FROM BIL’IN TO BEIT JALA 23Apr10 April 25, 2010

090510-qumsiyeh41Dr MAZIN QUMSIYEH is a tireless activist for Palestinian human rights who returned to his hometown of Beit Sahour in the Israeli-occupied West Bank last year and now teaches at Bethlehem and Birzeit Universities. The author of Sharing the Land of Canaan: Human Rights and the Israeli-Palestinian Struggle (2004), Qumsiyeh is both a human rights activist and a scientist who has a lengthy list of publications on genetics to his credit. The Electronic Intifada contributor Ida Audeh met with him in April and discussed advocating the Palestinian cause in the United States and his impressions about the current direction of the Palestinian struggle.

During the 29 years he lived in the United States, Qumsiyeh earned masters and doctoral degrees; taught at several prestigious universities, including Duke and Yale; co-founded activist organizations (Al-Awda, the Palestinian Right to Return Coalition and the Wheels of Justice Tour — a traveling tour bus that stops at different communities to educate them about Palestine and Iraq); and was a board member for numerous organizations. Since the mid-1990s, he has maintained email lists that focus on human rights and international law. His weekly postings now reach approximately 50,000 individuals and include reports of events and comments that are informed by a deep understanding of common struggles in other parts of the world. An optimist who advocates “having joyful participation in the sorrows of this world,” he includes in every e-mail at least one action that the reader can take to make a difference. (From an interview with Ida Audeh, The Electronic Intifada , 11 May 2009)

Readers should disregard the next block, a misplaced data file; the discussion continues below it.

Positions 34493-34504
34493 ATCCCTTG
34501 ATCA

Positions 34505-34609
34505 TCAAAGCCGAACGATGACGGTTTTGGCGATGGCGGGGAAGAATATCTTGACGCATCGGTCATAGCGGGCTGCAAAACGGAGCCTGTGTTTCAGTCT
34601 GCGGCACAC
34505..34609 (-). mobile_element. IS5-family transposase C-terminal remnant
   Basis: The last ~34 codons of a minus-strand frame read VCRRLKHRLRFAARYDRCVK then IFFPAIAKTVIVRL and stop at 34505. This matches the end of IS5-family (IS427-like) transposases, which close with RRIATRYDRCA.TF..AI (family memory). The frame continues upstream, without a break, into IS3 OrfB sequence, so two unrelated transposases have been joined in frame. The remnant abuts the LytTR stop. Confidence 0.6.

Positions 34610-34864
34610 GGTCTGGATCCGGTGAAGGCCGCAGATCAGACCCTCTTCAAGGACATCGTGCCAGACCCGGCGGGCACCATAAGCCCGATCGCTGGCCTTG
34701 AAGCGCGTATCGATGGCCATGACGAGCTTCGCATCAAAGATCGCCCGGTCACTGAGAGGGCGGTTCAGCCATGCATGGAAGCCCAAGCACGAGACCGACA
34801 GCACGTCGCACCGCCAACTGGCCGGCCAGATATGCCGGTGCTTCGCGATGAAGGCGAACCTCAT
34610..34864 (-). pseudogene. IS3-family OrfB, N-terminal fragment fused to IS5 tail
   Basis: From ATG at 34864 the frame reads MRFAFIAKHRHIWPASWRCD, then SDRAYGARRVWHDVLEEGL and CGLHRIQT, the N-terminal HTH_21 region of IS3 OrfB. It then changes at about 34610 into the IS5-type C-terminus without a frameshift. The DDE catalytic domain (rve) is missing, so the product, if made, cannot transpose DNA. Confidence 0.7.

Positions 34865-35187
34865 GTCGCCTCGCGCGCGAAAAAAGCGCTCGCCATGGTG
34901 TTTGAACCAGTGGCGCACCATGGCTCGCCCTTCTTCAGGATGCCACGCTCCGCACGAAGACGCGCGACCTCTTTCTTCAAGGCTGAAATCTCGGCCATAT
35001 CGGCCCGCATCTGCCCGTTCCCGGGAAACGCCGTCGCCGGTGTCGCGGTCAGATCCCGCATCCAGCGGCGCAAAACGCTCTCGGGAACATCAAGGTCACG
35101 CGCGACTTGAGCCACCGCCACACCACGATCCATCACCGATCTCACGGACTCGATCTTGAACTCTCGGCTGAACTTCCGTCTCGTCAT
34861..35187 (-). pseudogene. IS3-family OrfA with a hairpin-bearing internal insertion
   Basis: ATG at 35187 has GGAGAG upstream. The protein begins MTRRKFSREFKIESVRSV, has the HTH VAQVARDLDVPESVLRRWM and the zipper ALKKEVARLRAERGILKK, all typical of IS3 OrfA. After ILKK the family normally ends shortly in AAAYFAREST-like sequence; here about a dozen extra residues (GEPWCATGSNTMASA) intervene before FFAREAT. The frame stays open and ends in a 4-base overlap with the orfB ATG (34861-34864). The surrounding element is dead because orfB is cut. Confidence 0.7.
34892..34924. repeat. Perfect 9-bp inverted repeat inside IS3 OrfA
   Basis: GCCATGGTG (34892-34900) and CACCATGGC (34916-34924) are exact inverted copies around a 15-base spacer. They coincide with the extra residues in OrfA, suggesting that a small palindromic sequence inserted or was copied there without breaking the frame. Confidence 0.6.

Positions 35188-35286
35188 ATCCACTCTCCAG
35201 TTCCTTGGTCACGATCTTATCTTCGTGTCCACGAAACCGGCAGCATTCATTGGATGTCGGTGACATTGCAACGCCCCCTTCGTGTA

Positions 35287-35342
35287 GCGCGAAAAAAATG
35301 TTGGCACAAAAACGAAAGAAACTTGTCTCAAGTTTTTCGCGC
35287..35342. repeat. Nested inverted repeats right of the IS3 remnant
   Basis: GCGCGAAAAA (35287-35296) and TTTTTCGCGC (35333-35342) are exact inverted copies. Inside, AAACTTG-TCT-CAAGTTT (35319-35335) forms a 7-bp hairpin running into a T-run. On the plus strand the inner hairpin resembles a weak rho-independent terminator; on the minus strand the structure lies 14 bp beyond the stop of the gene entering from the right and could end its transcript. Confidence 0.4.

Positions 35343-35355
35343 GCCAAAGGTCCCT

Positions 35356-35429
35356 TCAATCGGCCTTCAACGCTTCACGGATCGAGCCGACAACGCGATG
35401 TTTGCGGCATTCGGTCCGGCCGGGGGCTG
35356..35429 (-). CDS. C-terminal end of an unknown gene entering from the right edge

The past two days witnessed further Israeli war crimes from shooting at unarmed protesters in Gaza, to destruction of land and property, and to raids in the middle of the night. But we also had a good first day of the International conference in Bil’in.  It was so good to meet with dear friends (e.g. Neta Golan, Huwaida Arraf, Lubna Masarwa, Iyad Burnat,Mohammed Al-Khatib, and so many more) and make many new ones.  Hundreds of people attended on the first day from many countries.  Speeches were delivered from dignitaries (e.g. Archbishop Atallah Hanna) and politicians (e.g. Salam Fayyad).There were representatives of all political factions (Hamas, Fatah, PFLP, DFLP etc) and all perspectives.

But the most interesting of all was the video-uplink with Gaza.  Facilitated by Lubna Masarwa on this end and our dear friend Dr. Haidar Eid in Gaza. The site of the video uplink was a destroyed three story residential building whose residents still remain homeless. We also heard from a daughter of one of the abductees (many activists were abducted by the occupation soldiers and are still held in the gulags of the fascist occupation army).  We also heard from relatives of the martyrs (murdered mercilessly by the occupation authorities).   Everybody especially remembered the wonderful positive spirit of Bassem Abu-Rahma murdered one year ago at peaceful demonstration against the apartheid wall.